Picture of Martin Kohlberger

Martin Kohlberger PhD

Assistant Professor

Faculty Member in Linguistics

Arts 922

Research Area(s)

  • Chicham languages, Indigenous languages of the Americas
  • Language documentation and description
  • Language contact and areal typology
  • Variation and language change
  • Grammaticalization
  • Phonetics and Phonology
  • Morphology
  • Syntax


Kohlberger, Martin. 2018. A cline between nouns and verbs: Nominalizations in Shiwiar (Chicham). STUF – Language Typology and Universals. 71(1), 151-168. https://doi.org/10.1515/stuf-2018-0007

Stewart, Jesse, and Martin Kohlberger. 2017. Earbuds: A Method for Analyzing Nasality in the Field. Language Documentation & Conservation. 11, 49-80. https://scholarspace.manoa.hawaii.edu/bitstream/handle/10125/24724/stewart_kohlberger.pdf

Strycharczuk, Patrycja, and Martin Kohlberger. 2016. Resyllabification Reconsidered: On the Durational Properties of Word-Final /s/ in Spanish. Laboratory Phonology: Journal of the Association for Laboratory Phonology. 7(1):3, 1-24. https://doi.org/10.5334/labphon.5

Kohlberger, Martin. 2016. Prescriptivism as a nation-building tool in the Upper Amazon: the case of Shiwiar. Journal of Multilingual and Multicultural Development. 37(1): 263-273. https://doi.org/10.1080/01434632.2015.1068785

Kohlberger, Martin, and Patrycja Strycharczuk. 2015. Voicing assimilation in whispered speech. In The Scottish Consortium for ICPhS 2015 (Ed.), Proceedings of the 18th International Congress of Phonetic Sciences. Glasgow: University of Glasgow.  http://www.icphs2015.info/pdfs/Papers/ICPHS1016.pdf

Teaching & Supervision

Graduate courses taught:

Field and Laboratory Phonetics (2015, Leiden University)

Field Phonetics and Laboratory Phonology (2014, Leiden University)

Undergraduate courses taught:

LING 111 - The Structure of Language (Winter 2021)

LING 253 - Indigenous Languages of Canada (Fall 2020)

Language Documentation (2013, Leiden University)

Summer/winter school courses taught:

Amazonian Languages: Diversity, Typology, Historical Change and Language Contact (2019, Linguistic Institute 2019, University of California, Davis)

Fonética de campo (2016, Amazonicas VI, Amazonas State University, Tabatinga)

Field Phonetics (2015, Leiden Summer School in Languages and Linguistics 2015, Leiden University)

Technology for Linguistic Fieldwork (2014, Leiden Summer School in Languages and Linguistics 2014, Leiden University)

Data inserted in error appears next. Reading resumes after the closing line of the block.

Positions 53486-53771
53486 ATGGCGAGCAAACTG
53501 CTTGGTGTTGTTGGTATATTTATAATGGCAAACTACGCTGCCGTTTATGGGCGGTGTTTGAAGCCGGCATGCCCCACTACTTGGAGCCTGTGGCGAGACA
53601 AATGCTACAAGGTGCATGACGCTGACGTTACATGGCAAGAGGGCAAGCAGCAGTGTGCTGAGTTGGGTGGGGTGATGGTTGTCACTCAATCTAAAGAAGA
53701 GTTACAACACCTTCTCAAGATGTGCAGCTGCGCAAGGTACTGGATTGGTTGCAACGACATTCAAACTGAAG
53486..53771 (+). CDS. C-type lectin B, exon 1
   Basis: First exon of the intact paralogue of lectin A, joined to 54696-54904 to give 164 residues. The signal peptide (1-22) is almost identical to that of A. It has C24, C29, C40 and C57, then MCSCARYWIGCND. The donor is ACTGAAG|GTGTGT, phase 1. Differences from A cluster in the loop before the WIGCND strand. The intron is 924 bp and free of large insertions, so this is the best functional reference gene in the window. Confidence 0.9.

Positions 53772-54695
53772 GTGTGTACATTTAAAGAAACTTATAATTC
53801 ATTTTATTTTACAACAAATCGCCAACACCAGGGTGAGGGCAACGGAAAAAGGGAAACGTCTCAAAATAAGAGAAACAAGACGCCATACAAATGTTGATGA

Phonetic Theory and Field Phonetics (2013, Leiden Summer School in Languages and Linguistics 2013, Leiden University)


Chicham languages Indigenous languages of the Americas Shiwiar areal typology language change language contact language documentation morphology phonetics phonology syntax variation

I am fascinated by linguistic diversity, especially in the context of American Indigenous languages.  The overarching aim of my research is to understand linguistic structures by analysing their function in natural speech and uncovering the various processes that shaped them over time.  In particular, I am interested in the social, interactive and discursive underpinnings of language change.  Most of my research is based on corpora of spontaneous conversational data.

One of the top priorities of my work is the documentation and description of endangered languages.  The geographic area that I have primarily worked in is the foothills of the eastern Andes mountains and the lowlands of the western Amazon basin, one of the most linguistically diverse regions in South America.  I have worked for over a decade together with members of the Shiwiar Nation to document Shiwiar, a Chicham (Jivaroan) language spoken in eastern Ecuador and northern Peru.  I am also currently developing relationships with other communities (particularly the Kamsá Nation in Colombia, as well as First Nations and Métis communities in Saskatchewan), and I look forward to the projects that might ensue from these new collaborations.

I have a broad range of interests within linguistics.  Most of my published work so far has revolved around articulatory and acoustic phonetics, focusing in particular on nasalisation, co-articulation, whispered speech and resyllabification.  However, most of my current strands of research are in the areas of morphology, syntax and areal typology.  The main themes that I seek to explore in my work are variation and contact, especially with regards to language change.

Education & Training

PhD in Linguistics (2020), A Grammatical Description of Shiwiar

MA (Honours) (First Class) in Linguistics (2010), Cotopaxi Quichua: A Phonological Description and an Analysis of Stops and Affricates in Central Highland Ecuadorian Quichua